George Rogers Clark High School journalism students had a unique opportunity to gain valuable hands-on experience with success by reaching out into their community.
As staff members of Smoke Signals, the high school newspaper, they were assigned interviews with local business owners who shared their successes with the community.
Rick Reddix, the advertising manager at The Winchester Sun, reached out to the GRCHS journalism class to take on the success story project.
“We wanted them to get some experience and education through the process as well as helping out the small businesses,” Reddix said.
The three students from the journalism class were Jordan Conn, Madisen Reddix and Caroline Browning.
“This gave us a chance to get the businesses involved with the school, and to let them be known to the community,” said Jordan Conn, a journalism student and the photographer for the project.
The girls went to 13 local businesses and interviewed them for the project.
“This taught us to interview people and allowed us to tell their story,” said Madisen Reddix. “We were nervous at first. After the first one, it wasn’t that bad. We got into the swing of things.”
It wasn’t too nervewracking for Browning.
“I like to talk, so it was okay,” she said.
The project has allowed The Winchester Sun to offer a senior journalism student a $500 scholarship that is awarded by the instructor, Shanda Crosby.
“I appreciate the opportunity the Sun has offered the students. I love the school and community connection,” said Crosby. “We’re (Smoke Signals) not just a part of the school. We’ve become a part of the community through this. We hope to expand these connections at the new facility location.”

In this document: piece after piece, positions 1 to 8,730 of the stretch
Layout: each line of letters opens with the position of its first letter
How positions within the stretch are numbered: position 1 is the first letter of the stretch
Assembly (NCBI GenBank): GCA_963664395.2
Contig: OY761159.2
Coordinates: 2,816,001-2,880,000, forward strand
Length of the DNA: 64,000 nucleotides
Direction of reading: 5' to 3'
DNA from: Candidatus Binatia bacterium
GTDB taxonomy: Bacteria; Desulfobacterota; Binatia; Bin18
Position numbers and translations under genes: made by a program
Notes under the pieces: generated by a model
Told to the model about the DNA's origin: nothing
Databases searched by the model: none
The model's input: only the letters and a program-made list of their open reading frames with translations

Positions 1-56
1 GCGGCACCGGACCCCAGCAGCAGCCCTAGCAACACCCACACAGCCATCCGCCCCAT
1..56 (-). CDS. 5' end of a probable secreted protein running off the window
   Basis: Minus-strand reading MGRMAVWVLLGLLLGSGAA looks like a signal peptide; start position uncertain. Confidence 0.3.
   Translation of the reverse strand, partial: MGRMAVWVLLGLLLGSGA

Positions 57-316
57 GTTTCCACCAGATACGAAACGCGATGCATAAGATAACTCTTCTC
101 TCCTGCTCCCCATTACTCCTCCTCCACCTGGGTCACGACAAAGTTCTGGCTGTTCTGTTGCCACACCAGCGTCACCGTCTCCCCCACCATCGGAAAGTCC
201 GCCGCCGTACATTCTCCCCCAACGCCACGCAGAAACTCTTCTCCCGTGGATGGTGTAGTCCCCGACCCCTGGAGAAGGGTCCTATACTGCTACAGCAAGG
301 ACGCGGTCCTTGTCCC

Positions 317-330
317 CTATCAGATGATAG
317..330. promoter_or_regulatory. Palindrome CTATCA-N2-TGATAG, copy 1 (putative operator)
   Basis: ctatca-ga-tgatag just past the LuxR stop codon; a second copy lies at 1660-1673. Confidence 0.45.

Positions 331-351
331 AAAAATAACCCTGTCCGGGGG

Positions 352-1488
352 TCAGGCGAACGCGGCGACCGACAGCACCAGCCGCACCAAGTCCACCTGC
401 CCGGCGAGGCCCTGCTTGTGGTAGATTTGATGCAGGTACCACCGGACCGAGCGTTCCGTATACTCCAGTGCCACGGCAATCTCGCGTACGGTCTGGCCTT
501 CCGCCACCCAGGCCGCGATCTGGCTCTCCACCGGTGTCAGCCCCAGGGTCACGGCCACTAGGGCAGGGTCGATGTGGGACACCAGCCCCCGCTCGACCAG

The scholarship also was funded by Tim Janes of Winchester First, which focuses on the designs, promotions and economics of downtown business.
“I saw this as a win-win opportunity,” Janes said. “It was good advertising for local businesses and supportive of the GRC students.”
The students featured businesses including Packrats, Jako’s Candles, R.S. GuitarWorks and the Clark County Veterinary Clinic.
“It’s hard for highschoolers to put themselves out there,” Madisen Reddix said.
Browning agreed, mentioning that it can be difficult to feel as if they’re on the same level as the adults they interview.
“The experience was interesting. It’s cool to find out what it takes to start a business. It’s hard work,” Conn said.
Crosby also said that the girls were able to gain lifelong lessons as people and journalists that they may not even know about it.
“They had a very ambitious schedule with two or three interviews a week plus a story, but the girls were able to maintain that schedule and conquer it,” she said.
Janes said he hopes to continue his agency’s involvement with the program on an annual basis.